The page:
By Helen McCormack
It was a Saturday morning. Mammy was organising to take Big Sis and me to Dublin, 40 miles away. We were going to Dublin. Going to Dublin in the old black Hillman. I was so excited and wearing a lovely white muslin dress with tiny blue-thread spots. We were going to Dublin to see Daddy, who was in hospital with a broken arm, a smashed arm. I was ready, all ready with my good navy gabardine at hand, and not quite sure why we were not already leaving, so I twirled a little dance, delighted with my lovely muslin dress in a little swirl.
Mammy suddenly told me to be quiet and to stop showing off. I was struck dumb. I was so angry I had no words, our usual kids' phrase, "that's not fair" as totally inadequate as waving a hankie to stop a bull.
I went inside my head and wrote on metal, "I'll not talk again until I see Daddy."
Driving up the Naas Road, Mammy said, "You're very quiet back there."
I looked out the window.
A while later, I said, "I'm going to vomit."
Mammy stopped the car and came round to open the car door – too late. My lovely muslin dress became the recipient of my upset so it was removed and rinsed out in the nearby ditch water. I had to put on the navy gabardine, though with every mile the day was getting sunnier. Big Sis didn't wear her gabardine.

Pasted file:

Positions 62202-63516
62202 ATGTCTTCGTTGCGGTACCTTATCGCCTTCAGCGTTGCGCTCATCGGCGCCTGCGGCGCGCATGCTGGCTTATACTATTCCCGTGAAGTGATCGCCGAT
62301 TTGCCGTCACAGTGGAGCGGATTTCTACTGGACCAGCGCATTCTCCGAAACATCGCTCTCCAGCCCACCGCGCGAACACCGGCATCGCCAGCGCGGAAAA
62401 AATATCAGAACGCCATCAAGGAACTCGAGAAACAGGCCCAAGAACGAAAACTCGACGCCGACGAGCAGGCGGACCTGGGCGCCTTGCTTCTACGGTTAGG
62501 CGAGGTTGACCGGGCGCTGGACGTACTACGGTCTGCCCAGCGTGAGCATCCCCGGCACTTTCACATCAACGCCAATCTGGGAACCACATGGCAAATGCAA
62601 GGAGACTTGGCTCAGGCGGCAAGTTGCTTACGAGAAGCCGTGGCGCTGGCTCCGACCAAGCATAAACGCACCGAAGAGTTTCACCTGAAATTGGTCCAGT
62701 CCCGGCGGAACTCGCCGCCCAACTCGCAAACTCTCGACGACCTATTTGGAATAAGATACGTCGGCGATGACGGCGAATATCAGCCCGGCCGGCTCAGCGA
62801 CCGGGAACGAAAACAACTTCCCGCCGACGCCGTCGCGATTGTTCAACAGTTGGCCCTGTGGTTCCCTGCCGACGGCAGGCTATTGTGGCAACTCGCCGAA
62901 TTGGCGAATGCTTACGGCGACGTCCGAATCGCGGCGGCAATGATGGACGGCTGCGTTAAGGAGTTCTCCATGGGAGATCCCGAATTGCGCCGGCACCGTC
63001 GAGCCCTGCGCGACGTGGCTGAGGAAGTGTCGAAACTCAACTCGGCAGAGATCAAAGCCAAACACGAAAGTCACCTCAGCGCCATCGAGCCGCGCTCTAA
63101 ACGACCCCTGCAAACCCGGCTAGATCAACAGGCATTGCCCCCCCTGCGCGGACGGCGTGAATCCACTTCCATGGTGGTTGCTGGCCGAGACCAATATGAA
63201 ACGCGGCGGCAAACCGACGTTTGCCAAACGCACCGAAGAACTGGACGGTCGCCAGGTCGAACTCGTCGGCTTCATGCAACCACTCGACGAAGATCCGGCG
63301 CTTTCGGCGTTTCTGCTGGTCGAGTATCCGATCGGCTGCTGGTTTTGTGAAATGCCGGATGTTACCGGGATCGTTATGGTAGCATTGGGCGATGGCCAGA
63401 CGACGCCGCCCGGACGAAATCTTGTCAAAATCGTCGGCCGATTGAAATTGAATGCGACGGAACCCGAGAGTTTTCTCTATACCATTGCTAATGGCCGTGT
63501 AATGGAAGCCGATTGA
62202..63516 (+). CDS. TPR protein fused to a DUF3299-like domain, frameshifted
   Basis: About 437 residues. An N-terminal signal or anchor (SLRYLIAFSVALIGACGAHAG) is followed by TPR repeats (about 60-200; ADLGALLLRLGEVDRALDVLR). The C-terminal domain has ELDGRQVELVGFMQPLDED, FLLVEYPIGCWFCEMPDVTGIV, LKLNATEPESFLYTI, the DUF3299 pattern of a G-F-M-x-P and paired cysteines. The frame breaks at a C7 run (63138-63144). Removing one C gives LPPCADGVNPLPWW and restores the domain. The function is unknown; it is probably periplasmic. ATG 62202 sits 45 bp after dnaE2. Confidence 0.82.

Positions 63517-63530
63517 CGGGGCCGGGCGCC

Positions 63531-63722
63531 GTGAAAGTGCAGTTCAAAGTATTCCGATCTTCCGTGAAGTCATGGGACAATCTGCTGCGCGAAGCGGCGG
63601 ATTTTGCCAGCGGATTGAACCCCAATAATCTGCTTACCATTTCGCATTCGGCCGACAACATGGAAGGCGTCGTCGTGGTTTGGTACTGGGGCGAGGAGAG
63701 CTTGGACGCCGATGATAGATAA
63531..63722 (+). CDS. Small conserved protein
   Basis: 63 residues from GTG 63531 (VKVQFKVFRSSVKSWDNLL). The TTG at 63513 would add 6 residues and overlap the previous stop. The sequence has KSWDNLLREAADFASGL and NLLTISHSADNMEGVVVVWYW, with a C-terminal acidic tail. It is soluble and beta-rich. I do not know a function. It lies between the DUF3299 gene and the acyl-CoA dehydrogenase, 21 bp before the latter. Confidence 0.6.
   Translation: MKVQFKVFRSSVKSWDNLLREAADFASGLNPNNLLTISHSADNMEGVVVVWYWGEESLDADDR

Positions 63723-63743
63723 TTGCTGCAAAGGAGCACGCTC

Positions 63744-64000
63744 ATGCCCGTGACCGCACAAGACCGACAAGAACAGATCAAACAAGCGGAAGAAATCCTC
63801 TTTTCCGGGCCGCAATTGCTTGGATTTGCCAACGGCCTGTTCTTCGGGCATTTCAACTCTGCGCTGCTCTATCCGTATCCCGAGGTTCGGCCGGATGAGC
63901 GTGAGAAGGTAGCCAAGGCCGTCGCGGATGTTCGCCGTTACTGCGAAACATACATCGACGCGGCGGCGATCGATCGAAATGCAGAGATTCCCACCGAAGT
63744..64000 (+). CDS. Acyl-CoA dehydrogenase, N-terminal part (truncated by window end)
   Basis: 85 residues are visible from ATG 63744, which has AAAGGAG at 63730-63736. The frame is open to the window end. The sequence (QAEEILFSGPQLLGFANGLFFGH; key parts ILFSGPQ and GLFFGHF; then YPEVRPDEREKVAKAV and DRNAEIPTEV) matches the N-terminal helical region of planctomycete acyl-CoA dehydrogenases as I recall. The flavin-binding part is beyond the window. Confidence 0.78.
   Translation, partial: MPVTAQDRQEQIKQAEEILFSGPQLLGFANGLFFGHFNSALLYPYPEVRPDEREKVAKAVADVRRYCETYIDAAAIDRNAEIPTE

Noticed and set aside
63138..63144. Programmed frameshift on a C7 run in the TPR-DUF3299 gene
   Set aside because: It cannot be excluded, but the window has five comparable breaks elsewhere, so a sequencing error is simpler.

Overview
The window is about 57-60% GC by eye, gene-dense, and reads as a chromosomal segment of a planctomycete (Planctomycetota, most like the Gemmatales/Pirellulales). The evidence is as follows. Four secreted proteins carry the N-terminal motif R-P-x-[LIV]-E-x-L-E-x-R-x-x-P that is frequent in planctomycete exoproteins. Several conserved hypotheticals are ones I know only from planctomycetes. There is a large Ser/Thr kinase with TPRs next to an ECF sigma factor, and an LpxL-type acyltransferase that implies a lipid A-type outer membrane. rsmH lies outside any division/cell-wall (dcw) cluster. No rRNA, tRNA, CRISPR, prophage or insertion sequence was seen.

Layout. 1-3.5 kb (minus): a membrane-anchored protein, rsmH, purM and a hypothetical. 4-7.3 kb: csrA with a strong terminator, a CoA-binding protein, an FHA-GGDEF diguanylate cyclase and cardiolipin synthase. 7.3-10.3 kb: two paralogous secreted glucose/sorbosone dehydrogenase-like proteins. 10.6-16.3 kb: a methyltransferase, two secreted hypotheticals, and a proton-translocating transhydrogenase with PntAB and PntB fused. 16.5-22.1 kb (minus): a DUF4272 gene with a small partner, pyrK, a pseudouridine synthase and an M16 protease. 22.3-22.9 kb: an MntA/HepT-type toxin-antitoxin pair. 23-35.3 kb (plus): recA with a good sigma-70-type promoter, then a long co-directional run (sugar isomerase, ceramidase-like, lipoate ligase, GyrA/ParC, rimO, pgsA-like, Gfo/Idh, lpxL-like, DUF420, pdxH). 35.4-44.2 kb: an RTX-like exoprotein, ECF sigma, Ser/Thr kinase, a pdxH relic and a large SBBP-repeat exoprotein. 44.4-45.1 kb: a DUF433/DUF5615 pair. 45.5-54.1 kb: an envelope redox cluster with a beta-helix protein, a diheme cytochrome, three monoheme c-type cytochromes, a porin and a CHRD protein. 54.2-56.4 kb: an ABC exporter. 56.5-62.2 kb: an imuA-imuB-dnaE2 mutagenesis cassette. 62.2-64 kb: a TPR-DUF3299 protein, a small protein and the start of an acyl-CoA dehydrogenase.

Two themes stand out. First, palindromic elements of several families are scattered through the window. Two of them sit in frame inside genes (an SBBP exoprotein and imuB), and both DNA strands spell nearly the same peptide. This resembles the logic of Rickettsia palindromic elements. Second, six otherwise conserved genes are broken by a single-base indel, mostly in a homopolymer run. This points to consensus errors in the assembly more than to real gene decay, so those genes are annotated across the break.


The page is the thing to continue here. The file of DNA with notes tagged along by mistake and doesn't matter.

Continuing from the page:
The German who shared the hospital room with Daddy was very friendly and said Big Sis' hair was auburn blond and that mine was Titian. I liked the sound of that word and realised my hair was different to my sister's and I was grateful mine was Titian, nice sounding.
Mammy helped Daddy to dress over his pyjamas and we crossed the square to St. Stephen's Green and threw bread at the ducks.
I heard Daddy ask, "Why is Helen wearing a coat on such a sunny day?"
I puzzled that he'd already been told I'd been sick on my dress, and why he asked a second time. Because I was six years old I didn't lament the cloud that had obliterated my sunny day, I just fed the ducks and was happy Daddy could sit with us in lovely St. Stephen's Green Park.